The film and television industry’s top priority since the onset of the COVID-19 pandemic has been the health of its employees. Companies have moved quickly to find ways to adapt in-house staff to work-from-home scenarios that minimize health risks. VFX Legion, the pioneer of a collaborative remote business model, is uniquely positioned ahead of the curve.
With a collective of 100+ artists working from the safety of their homes already in place, the LA-based company, with a satellite studio in B.C., meets the challenge of the current crisis with almost a decade of experience in the remote arena, providing feature films and episodic series with high-quality, cost-effective visual effects.
VFX Legion introduced its fully remote company in 2013, undeterred by the almost industry-wide stigma associated with work-at-home services. The steady flow of return business from companies that have discovered the artist-driven visual effects house attests to the caliber of its work.
Founder James David Hattin is the architect of VFX Legion’s next-generation remote pipeline. Built from the ground up, it integrates state-of-the-art technology with innovative, off-label collaborative capabilities that provide seamless remote workflow.
Launched in 2013, the company brings together a diverse team of specialized home-based talent in a transparent virtual work environment – with the connectivity to efficiently manage the complexities of a visual effects production process with a daunted number of moving parts.
While Legion broke with the traditional in-house approach to visual effects, working with the visual effects house is anything but ‘disruptive.’ For clients, the experience is indistinguishable from conventional studios with artists working in-house.
“I don’t think most of our clients are even aware of our remote approach,” says Hattin. “What keeps them coming back is the trust we’ve earned. They know they can rely on our ability to deliver large shot counts of photo-real visual effects on tight budgets and consistently meet deadlines while elevating production value with sheer technical ingenuity.”
Since opening its doors eight years ago, every high-profile episodic series that discovered VFX Legion – including Madam Secretary, Scandal and How to Get Away with Murder – has returned to work with the company season after season, right through series finales.
While change seems to be the only constant in the industry, it usually begins as a trend that gains momentum. The Coronavirus came out of left-field, leaving no time to prepare. Almost overnight, remote capability became the only option enabling projects to move forward safely – and companies have scrambled put them in place quickly.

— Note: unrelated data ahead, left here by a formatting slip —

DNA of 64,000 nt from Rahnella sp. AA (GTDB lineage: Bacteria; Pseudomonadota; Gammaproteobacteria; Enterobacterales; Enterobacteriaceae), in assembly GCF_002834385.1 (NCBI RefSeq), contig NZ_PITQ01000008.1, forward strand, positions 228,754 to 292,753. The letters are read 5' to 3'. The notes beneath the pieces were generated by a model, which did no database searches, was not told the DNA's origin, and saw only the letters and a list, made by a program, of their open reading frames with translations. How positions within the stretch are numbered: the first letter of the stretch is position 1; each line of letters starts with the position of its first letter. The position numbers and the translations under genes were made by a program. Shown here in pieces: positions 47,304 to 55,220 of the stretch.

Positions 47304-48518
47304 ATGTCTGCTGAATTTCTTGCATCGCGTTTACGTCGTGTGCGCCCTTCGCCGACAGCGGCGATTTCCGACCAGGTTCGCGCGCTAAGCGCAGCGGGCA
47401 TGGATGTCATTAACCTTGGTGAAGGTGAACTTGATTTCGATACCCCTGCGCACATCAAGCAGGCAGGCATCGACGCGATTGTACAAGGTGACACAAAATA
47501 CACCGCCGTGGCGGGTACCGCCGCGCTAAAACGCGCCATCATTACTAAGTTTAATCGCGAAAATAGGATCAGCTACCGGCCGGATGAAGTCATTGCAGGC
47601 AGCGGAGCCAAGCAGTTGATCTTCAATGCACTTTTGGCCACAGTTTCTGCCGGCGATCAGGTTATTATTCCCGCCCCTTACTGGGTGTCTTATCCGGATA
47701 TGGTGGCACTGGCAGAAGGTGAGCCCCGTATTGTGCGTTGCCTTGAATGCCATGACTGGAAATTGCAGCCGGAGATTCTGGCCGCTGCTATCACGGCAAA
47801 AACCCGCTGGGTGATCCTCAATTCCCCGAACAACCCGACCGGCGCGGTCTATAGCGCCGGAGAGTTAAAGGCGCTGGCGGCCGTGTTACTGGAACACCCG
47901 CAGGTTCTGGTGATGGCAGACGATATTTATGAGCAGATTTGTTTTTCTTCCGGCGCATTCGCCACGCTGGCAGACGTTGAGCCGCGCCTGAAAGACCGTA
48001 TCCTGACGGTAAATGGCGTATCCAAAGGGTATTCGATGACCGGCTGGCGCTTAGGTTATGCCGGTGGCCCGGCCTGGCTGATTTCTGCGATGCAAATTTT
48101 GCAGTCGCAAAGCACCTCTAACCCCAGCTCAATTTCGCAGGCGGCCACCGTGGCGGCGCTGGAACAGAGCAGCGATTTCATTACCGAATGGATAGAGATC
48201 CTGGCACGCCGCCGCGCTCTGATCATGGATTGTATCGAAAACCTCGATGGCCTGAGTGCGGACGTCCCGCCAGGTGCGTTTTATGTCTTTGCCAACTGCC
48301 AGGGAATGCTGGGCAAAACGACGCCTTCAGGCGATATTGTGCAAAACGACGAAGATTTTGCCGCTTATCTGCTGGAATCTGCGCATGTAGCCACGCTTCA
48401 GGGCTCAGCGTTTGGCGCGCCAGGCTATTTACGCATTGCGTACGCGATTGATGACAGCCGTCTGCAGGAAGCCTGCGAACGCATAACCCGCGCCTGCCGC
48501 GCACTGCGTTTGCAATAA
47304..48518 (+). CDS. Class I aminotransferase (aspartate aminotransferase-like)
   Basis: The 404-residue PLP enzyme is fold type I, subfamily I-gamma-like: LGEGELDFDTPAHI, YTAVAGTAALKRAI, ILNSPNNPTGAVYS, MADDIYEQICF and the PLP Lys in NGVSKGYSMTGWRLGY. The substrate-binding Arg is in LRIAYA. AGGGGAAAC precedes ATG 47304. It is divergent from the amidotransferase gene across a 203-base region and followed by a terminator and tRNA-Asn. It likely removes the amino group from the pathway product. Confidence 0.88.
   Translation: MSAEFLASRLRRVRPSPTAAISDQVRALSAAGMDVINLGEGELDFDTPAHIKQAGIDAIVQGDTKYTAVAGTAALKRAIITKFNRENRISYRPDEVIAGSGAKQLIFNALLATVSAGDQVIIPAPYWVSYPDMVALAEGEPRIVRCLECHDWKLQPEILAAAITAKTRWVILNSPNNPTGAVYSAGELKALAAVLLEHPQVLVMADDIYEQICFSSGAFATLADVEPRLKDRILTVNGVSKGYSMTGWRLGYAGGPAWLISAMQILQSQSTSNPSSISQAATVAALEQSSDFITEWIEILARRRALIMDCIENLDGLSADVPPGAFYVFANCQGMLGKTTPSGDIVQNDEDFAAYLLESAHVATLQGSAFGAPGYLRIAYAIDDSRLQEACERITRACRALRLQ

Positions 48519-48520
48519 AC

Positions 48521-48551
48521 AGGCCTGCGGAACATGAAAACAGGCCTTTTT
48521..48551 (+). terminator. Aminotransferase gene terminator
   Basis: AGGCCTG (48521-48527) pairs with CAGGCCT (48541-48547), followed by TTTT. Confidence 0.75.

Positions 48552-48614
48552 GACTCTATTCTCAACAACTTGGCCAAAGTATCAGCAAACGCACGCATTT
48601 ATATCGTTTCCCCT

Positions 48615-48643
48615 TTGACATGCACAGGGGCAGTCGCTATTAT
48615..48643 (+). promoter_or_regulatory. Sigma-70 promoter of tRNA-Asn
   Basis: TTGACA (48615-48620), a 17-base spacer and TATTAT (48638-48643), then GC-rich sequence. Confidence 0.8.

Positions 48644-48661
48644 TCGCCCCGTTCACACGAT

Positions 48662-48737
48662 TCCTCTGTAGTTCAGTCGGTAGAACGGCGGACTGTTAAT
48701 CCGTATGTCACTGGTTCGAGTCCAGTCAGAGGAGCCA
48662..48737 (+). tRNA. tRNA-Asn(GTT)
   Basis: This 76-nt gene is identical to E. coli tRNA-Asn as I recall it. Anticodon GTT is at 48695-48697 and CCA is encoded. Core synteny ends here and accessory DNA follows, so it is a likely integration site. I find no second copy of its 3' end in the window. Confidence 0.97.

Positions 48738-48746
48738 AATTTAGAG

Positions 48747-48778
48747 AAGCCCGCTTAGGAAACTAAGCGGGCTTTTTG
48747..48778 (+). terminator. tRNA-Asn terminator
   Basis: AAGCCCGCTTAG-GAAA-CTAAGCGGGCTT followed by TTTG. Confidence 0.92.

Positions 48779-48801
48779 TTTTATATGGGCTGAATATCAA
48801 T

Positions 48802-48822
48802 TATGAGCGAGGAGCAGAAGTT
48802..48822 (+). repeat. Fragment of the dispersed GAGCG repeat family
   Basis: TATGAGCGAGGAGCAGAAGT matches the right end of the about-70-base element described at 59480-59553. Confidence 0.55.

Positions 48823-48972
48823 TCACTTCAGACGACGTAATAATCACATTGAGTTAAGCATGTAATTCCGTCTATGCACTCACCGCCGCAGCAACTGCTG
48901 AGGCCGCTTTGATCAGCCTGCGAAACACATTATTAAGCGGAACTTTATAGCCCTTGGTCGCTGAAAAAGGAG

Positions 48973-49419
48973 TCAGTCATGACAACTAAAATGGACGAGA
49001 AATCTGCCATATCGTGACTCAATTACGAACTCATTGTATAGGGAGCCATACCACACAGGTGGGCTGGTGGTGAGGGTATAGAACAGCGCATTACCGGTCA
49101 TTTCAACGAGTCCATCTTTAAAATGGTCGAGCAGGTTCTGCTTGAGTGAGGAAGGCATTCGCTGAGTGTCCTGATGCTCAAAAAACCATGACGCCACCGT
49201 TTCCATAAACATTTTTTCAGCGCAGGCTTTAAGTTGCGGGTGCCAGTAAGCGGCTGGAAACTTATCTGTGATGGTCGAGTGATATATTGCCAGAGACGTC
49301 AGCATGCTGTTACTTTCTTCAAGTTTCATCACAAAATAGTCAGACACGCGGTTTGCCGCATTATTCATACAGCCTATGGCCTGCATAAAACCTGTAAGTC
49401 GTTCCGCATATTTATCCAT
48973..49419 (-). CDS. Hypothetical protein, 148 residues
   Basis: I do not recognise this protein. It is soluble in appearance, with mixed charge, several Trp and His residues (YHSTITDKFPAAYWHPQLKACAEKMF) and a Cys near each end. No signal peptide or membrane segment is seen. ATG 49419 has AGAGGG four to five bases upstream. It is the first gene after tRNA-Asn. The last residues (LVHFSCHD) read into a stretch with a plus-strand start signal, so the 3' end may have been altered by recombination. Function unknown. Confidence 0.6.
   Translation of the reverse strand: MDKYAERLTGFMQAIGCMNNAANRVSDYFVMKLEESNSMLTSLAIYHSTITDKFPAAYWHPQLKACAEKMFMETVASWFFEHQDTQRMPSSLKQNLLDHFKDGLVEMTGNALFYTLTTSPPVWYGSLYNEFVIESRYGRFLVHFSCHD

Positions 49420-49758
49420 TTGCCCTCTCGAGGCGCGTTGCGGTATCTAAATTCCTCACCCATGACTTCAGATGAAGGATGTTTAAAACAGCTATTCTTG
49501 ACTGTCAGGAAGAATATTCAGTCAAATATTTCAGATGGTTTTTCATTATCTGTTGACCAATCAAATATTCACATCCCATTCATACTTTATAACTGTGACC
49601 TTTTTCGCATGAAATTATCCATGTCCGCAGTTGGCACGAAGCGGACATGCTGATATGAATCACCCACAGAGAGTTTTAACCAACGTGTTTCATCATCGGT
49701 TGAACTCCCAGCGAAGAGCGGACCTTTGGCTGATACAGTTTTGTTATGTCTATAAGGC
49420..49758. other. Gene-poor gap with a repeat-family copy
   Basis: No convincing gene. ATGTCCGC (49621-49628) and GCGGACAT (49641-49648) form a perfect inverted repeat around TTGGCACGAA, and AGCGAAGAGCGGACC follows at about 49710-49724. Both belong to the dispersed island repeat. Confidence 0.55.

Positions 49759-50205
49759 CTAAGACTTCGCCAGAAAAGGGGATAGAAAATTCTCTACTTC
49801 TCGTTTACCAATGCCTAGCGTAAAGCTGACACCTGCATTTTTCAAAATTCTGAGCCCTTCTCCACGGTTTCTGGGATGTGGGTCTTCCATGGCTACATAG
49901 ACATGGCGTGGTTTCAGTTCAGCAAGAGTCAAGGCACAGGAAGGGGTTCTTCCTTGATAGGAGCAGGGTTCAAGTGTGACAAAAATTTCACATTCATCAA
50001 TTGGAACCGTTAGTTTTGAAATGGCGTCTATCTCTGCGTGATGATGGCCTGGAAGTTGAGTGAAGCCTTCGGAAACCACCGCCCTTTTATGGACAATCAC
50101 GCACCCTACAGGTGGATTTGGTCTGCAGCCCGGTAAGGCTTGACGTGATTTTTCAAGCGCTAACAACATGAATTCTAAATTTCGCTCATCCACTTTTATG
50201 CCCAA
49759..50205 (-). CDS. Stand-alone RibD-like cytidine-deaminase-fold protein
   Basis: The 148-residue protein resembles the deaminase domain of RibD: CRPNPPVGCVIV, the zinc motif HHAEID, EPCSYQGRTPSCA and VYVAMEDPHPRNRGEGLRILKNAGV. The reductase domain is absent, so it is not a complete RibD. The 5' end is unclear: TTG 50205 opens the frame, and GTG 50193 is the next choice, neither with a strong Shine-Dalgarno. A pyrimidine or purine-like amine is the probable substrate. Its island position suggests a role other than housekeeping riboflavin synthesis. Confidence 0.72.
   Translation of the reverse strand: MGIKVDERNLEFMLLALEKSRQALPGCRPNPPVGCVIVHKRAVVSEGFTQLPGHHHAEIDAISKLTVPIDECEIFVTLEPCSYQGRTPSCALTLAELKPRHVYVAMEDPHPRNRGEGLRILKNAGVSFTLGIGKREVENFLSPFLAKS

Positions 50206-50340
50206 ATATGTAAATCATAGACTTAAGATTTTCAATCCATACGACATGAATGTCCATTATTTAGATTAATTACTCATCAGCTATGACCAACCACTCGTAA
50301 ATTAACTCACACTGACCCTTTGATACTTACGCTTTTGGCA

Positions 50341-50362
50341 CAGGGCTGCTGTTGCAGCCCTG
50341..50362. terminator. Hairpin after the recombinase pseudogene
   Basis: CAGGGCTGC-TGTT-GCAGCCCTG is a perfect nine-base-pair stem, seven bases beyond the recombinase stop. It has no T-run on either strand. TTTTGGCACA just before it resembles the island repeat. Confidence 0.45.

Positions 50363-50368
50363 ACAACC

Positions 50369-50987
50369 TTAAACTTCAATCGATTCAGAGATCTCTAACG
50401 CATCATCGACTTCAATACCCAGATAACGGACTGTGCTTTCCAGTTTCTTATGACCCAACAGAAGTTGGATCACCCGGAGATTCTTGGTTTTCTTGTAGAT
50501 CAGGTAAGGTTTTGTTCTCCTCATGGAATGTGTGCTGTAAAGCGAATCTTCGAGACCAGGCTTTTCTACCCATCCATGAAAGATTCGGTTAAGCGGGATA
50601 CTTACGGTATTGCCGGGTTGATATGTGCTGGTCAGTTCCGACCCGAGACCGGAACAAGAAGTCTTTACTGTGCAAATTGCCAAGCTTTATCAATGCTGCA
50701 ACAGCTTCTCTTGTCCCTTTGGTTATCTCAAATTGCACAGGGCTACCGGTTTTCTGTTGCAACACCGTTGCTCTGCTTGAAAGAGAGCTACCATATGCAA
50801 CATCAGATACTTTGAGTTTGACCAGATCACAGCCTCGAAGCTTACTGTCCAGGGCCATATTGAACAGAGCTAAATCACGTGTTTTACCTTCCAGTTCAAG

“Working remotely to produce visual effects presents unique challenges,” says Hattin. “It takes large teams of artists with specialized disciples to create multiple components for a shot that fit together seamlessly in composite, blend into a computer-generated environment, and produce the mix of effects that augment footage.”
The range of remote capabilities that enables VFX talent to work as a cohesive unit provides invaluable flexibility, but it is not a simple task. It took Hattin over a year to develop and build a remote pipeline that taps the potential of digital connectivity to meet the challenges that complex visual effects present.
“The time we invested upfront, developing the structure, methodology, procedures, and other essential elements, was well spent,” notes Hattin. “It allowed us to build a ground-breaking state-of-the-art remote pipeline and hone our approach and workflows while vetting talent and growing a large and diverse collective of experienced artists.”
In recent years an increasing number of visual effects companies have come to realize that digital connectivity is the future of the industry. Many are taking advantage of virtual space and integrating digital capabilities into their workflow.
However, with investments in facilities built around expensive infrastructures designed to connect in-house teams – and the stigma associated with working remotely – there hasn’t been much incentive to build sophisticated pipelines. Despite the industry’s general resistance, a new generation of remote-based visual effects studios is beginning to emerge.
Legion’s remote pipeline allows it to remain competitive as visual effects work is driven to regions offering tax incentives. Not limited by a finite number of workstations or proximity to a studio, the company has the scalability that comes with its ability to work with a scattered pool of experienced artists as an integrated team.
Currently poised to meet the new challenges that the pandemic presents without the need to adapt the company’s workflow or sacrifice quality and efficiency – it appears that Hattin’s instincts were spot on.
“We’re confident that production companies tapping VFX Legion’s services for the first time will benefit from the advantages of an elegant approach to remote visual effects and come away with a new perspective,” adds Hattin.
SOURCE: VFX Legion